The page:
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Re: Which motorcyle?

Postby IFRider » Sun Jun 18, 2017 10:56 pm

Question for your wife...

Would you hire a plumber, or a cardiac surgeon, or an airline pilot that only worked on weekends?

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F150HD
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Re: Which motorcyle?

Postby F150HD » Sun Jun 18, 2017 11:04 pm

crazygrow wrote:
I'm wanting to get a weekend motorcyle. Primarily just for fun - cruising up the canyon, evening drives with the wife, etc. - so something comfortable for two riders.

Probably going to rent a few to try, but anyone have any suggestions?


First...do you have any prior experience riding a motorcycle?

Random Poster
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Re: Which motorcyle?

Postby Random Poster » Mon Jun 19, 2017 8:03 am

Ural.

queso
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Re: Which motorcyle?

Postby queso » Mon Jun 19, 2017 8:07 am

F150HD wrote:
crazygrow wrote:
I'm wanting to get a weekend motorcyle. Primarily just for fun - cruising up the canyon, evening drives with the wife, etc. - so something comfortable for two riders.

Probably going to rent a few to try, but anyone have any suggestions?


First...do you have any prior experience riding a motorcycle?

This. What is your experience level and what kind of riding do you intend to do? You mention 2 up riding with your wife and canyons so are we talking all pavement pleasure rides (no offroad, no camping off the bike, etc.)?

miles monroe
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Re: Which motorcyle?

Postby miles monroe » Mon Jun 19, 2017 8:14 am

i'd ask my brother -- but he died in a motorcycle accident when a car ran a stop sign right in front of him.

sixtyforty
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Re: Which motorcyle?

Postby sixtyforty » Mon Jun 19, 2017 8:18 am

Consider getting a convertible. It's safer. This is coming from someone that has had two street bikes and countless other dirt bikes. Just my opinion of course.

FYI: Riding a bike with one person takes skill and awareness most people don't even have on the street, especially through intersections. Riding a bike with someone on the back makes it even more complicated and the risk goes up. But the real problem is other drivers. You can do everything right but still get hit by some idiot.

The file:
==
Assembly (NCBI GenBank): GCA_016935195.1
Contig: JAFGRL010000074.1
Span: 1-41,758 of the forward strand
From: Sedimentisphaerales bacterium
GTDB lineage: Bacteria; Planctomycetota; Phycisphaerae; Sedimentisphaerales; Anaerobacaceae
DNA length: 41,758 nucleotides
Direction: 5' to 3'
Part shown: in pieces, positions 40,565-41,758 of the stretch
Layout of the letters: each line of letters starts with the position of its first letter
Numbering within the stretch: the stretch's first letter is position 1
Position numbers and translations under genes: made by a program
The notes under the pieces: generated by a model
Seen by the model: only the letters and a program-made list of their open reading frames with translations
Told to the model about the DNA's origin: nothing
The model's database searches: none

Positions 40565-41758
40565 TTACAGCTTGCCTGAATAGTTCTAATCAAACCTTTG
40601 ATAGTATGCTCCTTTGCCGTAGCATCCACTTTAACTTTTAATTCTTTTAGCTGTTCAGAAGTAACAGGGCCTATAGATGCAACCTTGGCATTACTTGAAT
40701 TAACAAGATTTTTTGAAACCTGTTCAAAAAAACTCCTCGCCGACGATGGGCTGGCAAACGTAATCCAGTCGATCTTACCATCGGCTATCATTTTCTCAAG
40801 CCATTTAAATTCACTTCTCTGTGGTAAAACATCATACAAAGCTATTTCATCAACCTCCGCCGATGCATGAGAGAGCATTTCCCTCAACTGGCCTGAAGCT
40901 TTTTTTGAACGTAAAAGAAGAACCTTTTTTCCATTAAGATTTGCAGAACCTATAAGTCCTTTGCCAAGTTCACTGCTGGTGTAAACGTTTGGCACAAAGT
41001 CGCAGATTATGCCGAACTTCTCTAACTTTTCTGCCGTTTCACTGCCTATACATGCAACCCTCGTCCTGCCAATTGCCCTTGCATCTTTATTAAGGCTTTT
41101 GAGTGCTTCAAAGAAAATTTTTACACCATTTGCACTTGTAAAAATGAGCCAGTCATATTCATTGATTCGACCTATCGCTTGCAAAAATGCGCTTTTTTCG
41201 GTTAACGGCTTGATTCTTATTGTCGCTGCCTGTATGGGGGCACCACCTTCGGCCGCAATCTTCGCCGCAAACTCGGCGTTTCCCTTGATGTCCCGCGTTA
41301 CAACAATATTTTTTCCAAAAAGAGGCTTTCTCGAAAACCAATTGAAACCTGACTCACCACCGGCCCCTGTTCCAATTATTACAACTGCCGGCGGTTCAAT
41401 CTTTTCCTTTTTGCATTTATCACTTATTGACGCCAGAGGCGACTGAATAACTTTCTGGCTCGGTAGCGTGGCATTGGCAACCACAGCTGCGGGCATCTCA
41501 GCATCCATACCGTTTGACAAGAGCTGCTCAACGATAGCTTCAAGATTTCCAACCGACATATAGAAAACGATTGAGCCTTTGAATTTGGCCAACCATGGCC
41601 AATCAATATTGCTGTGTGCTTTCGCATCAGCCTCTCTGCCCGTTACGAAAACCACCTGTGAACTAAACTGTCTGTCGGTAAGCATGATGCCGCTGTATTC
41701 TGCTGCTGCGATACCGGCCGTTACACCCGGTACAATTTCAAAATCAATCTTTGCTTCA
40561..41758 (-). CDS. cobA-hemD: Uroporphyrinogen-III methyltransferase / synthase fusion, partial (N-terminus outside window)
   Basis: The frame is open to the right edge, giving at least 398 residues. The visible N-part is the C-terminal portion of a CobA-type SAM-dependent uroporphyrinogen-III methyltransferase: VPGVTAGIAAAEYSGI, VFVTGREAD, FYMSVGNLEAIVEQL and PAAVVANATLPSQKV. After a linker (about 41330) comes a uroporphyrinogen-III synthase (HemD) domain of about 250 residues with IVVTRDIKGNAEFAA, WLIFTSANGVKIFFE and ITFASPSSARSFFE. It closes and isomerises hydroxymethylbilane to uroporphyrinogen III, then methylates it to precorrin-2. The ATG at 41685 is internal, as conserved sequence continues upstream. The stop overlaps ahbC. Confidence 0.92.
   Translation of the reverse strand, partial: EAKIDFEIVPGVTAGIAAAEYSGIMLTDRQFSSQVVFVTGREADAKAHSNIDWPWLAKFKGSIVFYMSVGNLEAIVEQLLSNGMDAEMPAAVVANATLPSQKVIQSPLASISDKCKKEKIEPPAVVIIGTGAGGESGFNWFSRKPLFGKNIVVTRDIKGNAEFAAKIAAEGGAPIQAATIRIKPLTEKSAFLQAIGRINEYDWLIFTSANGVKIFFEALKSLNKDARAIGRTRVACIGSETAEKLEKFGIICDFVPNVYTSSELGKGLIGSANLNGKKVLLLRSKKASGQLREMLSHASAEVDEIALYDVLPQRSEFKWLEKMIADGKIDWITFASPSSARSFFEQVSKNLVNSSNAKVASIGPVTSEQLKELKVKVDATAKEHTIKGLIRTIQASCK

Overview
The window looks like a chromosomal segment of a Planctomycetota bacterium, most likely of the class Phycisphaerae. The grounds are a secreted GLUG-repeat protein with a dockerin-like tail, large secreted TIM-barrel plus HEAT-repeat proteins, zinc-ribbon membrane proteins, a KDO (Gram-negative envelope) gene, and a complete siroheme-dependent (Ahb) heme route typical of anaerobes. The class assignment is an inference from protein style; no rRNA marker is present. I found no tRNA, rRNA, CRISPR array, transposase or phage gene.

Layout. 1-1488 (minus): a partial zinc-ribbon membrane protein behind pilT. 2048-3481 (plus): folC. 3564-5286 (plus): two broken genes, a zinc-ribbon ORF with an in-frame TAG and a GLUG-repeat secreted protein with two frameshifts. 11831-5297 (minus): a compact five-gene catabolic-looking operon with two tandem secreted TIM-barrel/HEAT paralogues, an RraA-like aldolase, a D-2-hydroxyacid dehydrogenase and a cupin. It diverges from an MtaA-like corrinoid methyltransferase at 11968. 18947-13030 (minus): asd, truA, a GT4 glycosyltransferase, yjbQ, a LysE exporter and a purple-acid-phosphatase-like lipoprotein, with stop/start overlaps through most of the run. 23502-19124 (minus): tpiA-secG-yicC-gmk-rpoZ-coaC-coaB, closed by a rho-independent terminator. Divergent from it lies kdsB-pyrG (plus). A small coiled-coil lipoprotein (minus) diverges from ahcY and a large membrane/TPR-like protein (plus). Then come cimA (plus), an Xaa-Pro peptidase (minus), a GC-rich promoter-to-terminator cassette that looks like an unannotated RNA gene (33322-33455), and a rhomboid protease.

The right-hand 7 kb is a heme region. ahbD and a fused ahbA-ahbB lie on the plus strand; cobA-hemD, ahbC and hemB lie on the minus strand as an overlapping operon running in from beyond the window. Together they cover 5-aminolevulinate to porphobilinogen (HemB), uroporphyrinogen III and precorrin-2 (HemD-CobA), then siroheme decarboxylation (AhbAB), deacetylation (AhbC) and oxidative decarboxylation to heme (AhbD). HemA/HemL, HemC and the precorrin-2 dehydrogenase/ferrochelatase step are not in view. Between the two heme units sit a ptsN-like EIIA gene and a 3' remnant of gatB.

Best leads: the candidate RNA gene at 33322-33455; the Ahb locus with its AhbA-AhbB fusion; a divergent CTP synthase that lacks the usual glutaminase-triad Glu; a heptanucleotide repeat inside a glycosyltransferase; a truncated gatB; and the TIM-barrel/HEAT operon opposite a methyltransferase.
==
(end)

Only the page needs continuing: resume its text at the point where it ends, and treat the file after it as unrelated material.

queso
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Re: Which motorcyle?

Postby queso » Mon Jun 19, 2017 8:24 am

Yes, bikes can be dangerous, but so are horses, steak knives, guns, skiing, flying, scuba diving, mowing your own lawn and eating a hamburger and fries. Everybody has an opinion on where to draw the line on the risk vs. reward continuum, but that's not exactly what the original poster asked us about is it? :happy
Last edited by queso on Mon Jun 19, 2017 8:27 am, edited 1 time in total.

Jack FFR1846
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Re: Which motorcyle?

Postby Jack FFR1846 » Mon Jun 19, 2017 8:26 am

Random Poster wrote:Ural.


With or without a sidecar?

(I used to work just down the street from a dealer....Boxborough, MA)


If you're considering a motorcycle, look into a Factory Five Cobra. While it's very different from a motorcycle, it is fast, loud and cool as anything. I built one and owned it for 11 years and any owner will tell you that you drive it as if it's a motorcycle since it is very low. Contrary to popular belief, loud pipes don't save lives because the noise is all behind you while most danger is in front of you. Also, consider renting a Harley now and then. I've decided that it's the best way to ride. Like a boat, since I'm snowed in for 1/3 of the year, it eliminates the storage, insurance and maintenance aspects. Or avoid them because of all the stupid texters out there. While some 16 year old is "LOL'ing" behind the wheel and veers into your lane, you at least have some chance with 4 wheels on the road.